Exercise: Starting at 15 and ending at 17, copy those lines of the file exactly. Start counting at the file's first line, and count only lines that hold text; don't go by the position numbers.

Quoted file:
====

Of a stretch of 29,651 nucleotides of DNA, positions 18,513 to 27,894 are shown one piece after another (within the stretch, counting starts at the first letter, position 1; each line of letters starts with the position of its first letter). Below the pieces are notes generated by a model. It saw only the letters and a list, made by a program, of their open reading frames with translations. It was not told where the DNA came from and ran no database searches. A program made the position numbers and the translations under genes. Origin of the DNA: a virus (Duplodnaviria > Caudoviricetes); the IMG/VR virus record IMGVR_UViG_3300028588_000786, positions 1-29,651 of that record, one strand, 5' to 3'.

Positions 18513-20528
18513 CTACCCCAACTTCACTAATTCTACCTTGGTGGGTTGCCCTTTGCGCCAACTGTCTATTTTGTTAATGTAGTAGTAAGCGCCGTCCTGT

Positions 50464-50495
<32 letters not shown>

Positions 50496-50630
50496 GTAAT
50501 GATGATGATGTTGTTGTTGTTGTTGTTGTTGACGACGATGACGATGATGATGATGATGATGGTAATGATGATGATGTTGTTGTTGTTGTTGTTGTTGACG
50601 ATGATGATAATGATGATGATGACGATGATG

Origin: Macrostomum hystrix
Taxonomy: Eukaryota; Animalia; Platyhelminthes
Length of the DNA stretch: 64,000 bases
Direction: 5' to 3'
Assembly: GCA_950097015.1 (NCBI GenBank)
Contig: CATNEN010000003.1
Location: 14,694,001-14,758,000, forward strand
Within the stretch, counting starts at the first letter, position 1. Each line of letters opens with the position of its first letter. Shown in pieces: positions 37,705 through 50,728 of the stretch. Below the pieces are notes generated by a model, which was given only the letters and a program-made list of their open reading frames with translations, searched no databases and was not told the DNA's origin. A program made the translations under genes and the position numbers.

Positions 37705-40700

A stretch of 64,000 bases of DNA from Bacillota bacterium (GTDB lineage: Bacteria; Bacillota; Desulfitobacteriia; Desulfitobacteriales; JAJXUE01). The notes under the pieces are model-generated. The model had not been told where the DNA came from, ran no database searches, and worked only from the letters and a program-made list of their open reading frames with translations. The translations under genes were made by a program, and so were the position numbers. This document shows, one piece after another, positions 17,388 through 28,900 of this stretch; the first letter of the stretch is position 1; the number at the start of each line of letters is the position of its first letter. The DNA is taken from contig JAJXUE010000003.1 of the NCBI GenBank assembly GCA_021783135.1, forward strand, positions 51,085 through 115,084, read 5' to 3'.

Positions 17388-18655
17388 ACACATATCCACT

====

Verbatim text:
Contig: CATNEN010000003.1
Location: 14,694,001-14,758,000, forward strand
Within the stretch, counting starts at the first letter, position 1. Each line of letters opens with the position of its first letter. Shown in pieces: positions 37,705 through 50,728 of the stretch. Below the pieces are notes generated by a model, which was given only the letters and a program-made list of their open reading frames with translations, searched no databases and was not told the DNA's origin. A program made the translations under genes and the position numbers.